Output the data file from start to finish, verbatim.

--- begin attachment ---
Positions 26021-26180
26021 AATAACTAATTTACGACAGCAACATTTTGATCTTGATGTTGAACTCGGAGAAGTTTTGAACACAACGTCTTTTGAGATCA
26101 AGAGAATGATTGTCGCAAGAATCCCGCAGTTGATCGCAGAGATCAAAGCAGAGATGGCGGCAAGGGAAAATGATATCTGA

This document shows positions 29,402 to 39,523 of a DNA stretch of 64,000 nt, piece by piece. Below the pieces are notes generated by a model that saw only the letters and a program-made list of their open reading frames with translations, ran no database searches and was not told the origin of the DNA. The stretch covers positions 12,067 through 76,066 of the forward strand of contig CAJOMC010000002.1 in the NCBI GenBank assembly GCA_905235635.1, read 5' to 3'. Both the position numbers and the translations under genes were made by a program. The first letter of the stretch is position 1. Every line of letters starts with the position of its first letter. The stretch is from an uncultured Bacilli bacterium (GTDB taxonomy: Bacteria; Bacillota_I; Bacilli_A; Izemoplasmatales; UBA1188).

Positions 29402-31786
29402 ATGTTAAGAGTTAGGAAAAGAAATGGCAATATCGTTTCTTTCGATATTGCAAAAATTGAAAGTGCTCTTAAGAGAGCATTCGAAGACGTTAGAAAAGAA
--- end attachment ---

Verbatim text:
Positions 26021-26180
26021 AATAACTAATTTACGACAGCAACATTTTGATCTTGATGTTGAACTCGGAGAAGTTTTGAACACAACGTCTTTTGAGATCA
26101 AGAGAATGATTGTCGCAAGAATCCCGCAGTTGATCGCAGAGATCAAAGCAGAGATGGCGGCAAGGGAAAATGATATCTGA

This document shows positions 29,402 to 39,523 of a DNA stretch of 64,000 nt, piece by piece. Below the pieces are notes generated by a model that saw only the letters and a program-made list of their open reading frames with translations, ran no database searches and was not told the origin of the DNA. The stretch covers positions 12,067 through 76,066 of the forward strand of contig CAJOMC010000002.1 in the NCBI GenBank assembly GCA_905235635.1, read 5' to 3'. Both the position numbers and the translations under genes were made by a program. The first letter of the stretch is position 1. Every line of letters starts with the position of its first letter. The stretch is from an uncultured Bacilli bacterium (GTDB taxonomy: Bacteria; Bacillota_I; Bacilli_A; Izemoplasmatales; UBA1188).

Positions 29402-31786
29402 ATGTTAAGAGTTAGGAAAAGAAATGGCAATATCGTTTCTTTCGATATTGCAAAAATTGAAAGTGCTCTTAAGAGAGCATTCGAAGACGTTAGAAAAGAA